Chazelle does it partly because of how she uses the camera: a lot of First man he gets shots in aggressive and noisy close-ups, filling the frame with people's faces and shudders in and out of focus, even during the rudimentary scenes of dialogue and exposure. The distinctive Kubrickian hallmark of space films filled with majestic broad shots is ignored (at least until the final sequence of the film). From the first minute, Chazelle wants things to feel tenuous and stressful; The Apollo program, after all, was not a safe bet. It was, literally, a wild mole, invoked by President John F. Kennedy as something the country did not do because it was easy, but precisely because it was difficult.
The director also sows tension by trusting his lead actor, Ryan Gosling, who plays Armstrong as a traveling emblem of the Silent Generation. The film is based on the only authoritative biography of Armstrong (written by James R. Hansen and published in 2005), but there is still something intentionally unknowable about his subject, a war veteran from Ohio and Ohio with a degree in engineering that is became a test pilot. for potThe parent, NACA, in 1955.
Armstrong was, on paper, an American model, happily married to Janet (played with nervy, magnetic intensity by Claire Foy), and with three children. But his daughter, Karen, died two years after he was diagnosed with a malignant tumor, a tragedy that is very close. First man and a man becomes more taciturn inward. As Armstrong moves up in rank POT and becomes part of the Apollo program, even his wife struggles to communicate with him. Gosling, who can certainly be a broad actor if he needs to be, is beyond comparison. Armstrong is not so placid as inactive, his emotions are shaking so many miles below the surface that they barely register.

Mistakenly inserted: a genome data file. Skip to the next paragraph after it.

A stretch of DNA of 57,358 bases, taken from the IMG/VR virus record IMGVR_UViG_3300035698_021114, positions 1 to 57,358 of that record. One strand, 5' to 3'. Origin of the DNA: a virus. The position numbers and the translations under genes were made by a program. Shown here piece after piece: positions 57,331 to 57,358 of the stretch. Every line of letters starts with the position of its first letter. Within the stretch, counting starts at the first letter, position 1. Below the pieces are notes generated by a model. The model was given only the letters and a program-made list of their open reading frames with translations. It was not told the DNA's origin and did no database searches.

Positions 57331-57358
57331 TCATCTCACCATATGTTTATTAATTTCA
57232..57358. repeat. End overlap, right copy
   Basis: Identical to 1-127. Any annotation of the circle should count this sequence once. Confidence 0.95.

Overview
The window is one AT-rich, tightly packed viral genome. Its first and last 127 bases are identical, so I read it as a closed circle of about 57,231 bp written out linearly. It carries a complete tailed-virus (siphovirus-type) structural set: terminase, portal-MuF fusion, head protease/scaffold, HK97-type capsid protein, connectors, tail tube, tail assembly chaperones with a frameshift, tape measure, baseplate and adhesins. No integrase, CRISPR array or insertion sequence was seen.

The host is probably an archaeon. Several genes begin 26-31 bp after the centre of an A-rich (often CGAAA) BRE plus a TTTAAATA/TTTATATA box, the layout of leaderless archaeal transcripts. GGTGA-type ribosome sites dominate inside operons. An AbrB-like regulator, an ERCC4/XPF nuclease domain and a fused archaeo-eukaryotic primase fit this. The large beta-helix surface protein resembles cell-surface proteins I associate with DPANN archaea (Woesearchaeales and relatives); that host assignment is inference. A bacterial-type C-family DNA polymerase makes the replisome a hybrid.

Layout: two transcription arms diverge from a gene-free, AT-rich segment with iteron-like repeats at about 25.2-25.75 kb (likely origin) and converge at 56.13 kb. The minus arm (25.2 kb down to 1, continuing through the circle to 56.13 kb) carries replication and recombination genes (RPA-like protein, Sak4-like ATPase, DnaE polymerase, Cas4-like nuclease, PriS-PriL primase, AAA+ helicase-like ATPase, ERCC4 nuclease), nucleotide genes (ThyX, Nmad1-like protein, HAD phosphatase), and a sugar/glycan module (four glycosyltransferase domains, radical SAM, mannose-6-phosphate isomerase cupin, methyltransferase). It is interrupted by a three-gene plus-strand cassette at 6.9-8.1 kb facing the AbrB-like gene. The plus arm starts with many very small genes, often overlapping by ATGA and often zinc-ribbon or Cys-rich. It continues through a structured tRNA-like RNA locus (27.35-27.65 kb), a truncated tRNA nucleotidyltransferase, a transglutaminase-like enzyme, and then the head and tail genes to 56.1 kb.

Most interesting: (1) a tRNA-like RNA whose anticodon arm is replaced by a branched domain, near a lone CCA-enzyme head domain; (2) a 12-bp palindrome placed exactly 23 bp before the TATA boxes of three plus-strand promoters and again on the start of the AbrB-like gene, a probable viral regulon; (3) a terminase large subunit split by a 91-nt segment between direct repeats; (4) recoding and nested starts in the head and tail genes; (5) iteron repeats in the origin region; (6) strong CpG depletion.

The job of reaching the moon is to consume everything, a relentless battering ram, death and heartbreaking piloting, visited by a group of strong-chinned boys who carry cuts from the crew. The set includes Corey Stoll as the noisy Buzz Aldrin, Kyle Chandler as the POT Chief Deke Slayton and Jason Clarke as pioneer astronaut Ed White, who was as close as Armstrong had a confidant. All are affected by the many mistakes that the Apollo team faced throughout the 1960s, while the US government sweated the repeated triumphs of the Soviet space program.
As Kennedy said, they are doing this because it is difficult, but Chazelle wants the viewer to know exactly how difficult it was. Some scenes, such as the reenactment of the Apollo 1 disaster, are really distressing. Others, like the dramatization of Armstrong's first space mission on Gemini 8, are almost unbearable to watch, thanks to Chazelle's commitment to portray every detail (Gemini 8 involved a lot of very fast turns). A launch sequence is fired completely inside the cockpit while Armstrong and another astronaut sit moored inside a noisy metal coffin. A part of me desperately wanted Chazelle to go out on the rocket and give some relief to the extreme claustrophobia, but the camera always stayed with Armstrong.